The Los Angeles Reservoir was covered with black and looks like a giant ball pit.
- Earlier this week, the city poured 96 million, black, four-inch plastic balls over the surface of its 175-acre reservoir.
- The first city in the country to use shade balls to preserve its water sources, officials said.
On Monday, Mayor Eric Garcetti released the final 20,000 shade balls into the reservoir on in the city’s effort to conserve water and maintain the reservoir’s water quality.
According to Garcetti, “By reducing evaporation, these shade balls will conserve 300 million gallons of water each year,” he added. “Instead of just evaporating into the sky, that’s 300 million gallons to fight this drought.”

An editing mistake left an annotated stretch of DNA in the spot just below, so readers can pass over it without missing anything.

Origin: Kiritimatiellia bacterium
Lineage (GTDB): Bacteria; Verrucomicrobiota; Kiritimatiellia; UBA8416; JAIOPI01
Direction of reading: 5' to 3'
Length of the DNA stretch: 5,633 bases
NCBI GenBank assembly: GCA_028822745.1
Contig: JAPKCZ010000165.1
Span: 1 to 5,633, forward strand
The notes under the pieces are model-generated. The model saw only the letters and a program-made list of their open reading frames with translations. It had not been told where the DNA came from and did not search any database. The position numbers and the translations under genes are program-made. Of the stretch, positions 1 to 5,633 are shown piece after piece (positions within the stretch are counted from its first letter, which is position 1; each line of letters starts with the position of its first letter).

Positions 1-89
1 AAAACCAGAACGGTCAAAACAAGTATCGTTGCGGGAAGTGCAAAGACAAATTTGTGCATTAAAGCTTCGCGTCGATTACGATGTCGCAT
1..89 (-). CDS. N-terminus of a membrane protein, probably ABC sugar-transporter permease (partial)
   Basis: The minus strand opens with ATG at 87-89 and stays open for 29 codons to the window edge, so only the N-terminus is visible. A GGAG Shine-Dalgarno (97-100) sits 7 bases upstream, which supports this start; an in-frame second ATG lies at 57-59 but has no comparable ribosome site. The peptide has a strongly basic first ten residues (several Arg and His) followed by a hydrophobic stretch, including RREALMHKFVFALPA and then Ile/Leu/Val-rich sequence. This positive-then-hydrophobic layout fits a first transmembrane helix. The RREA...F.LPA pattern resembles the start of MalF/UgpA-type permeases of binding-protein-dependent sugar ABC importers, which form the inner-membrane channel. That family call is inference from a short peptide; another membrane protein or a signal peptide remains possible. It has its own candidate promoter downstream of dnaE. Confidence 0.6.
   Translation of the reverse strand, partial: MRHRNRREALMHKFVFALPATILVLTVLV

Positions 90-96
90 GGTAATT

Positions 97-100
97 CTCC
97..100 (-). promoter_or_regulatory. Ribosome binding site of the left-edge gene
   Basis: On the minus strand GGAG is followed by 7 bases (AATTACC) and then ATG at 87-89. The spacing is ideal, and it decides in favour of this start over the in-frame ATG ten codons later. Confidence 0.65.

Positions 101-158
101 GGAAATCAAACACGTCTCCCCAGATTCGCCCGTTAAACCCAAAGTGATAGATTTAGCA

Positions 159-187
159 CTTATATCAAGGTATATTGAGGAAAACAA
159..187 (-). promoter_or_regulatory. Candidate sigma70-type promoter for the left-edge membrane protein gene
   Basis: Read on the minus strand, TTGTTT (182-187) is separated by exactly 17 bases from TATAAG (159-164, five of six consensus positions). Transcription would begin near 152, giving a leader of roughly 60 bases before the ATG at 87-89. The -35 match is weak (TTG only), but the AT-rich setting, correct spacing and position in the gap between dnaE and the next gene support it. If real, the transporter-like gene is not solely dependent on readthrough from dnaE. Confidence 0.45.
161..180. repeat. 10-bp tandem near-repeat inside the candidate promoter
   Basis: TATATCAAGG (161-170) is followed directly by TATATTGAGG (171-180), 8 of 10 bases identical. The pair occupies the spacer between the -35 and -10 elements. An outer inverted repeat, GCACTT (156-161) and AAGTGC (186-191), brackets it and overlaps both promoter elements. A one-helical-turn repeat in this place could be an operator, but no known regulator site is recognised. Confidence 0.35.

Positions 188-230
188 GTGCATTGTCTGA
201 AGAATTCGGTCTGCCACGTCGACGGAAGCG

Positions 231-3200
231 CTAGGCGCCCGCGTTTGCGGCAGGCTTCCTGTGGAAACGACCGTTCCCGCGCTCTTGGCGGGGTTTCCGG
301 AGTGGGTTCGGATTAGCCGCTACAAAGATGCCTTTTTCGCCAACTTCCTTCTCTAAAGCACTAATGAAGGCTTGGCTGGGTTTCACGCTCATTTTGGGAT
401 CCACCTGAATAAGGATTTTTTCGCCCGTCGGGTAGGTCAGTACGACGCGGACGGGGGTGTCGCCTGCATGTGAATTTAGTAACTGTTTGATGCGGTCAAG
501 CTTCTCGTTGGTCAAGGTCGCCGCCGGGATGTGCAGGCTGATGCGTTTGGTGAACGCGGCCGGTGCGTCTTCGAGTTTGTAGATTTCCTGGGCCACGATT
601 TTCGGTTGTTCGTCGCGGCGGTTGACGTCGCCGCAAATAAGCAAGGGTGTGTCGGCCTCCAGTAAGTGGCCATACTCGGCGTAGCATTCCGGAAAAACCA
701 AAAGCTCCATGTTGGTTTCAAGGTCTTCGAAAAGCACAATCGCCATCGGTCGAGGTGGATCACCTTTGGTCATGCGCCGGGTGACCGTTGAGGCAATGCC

The black plastic balls can last about 10 years before the LA Department of Water and Power will remove, recycle and replace them, the city was able to purchase each plastic balls for 36 cents each, costing the city far less than its initial $300 million estimate to cover the reservoir, according to officials.
Last April, California Gov. Edmund G. Brown Jr. announced a set of mandatory water conservation measures as the state continues to struggle with a prolonged drought that has lasted for more than four years. For the first time in the state’s history, the governor has directed the State Water Resources Control Board to implement mandatory water reductions across California, in an effort to reduce water usage by 25 percent.
“The water needs to be shaded because when sunlight mixes with the bromide and chlorine in Ivanhoe’s water, the carcinogen bromate forms. Bromide is naturally present in groundwater and chlorine is used to kill bacteria, he said, but sunlight is the final ingredient in the potentially harmful mix,” Pankaj Parekh, DWP’s director for water quality compliance said.IMAGE/DAILYNEWS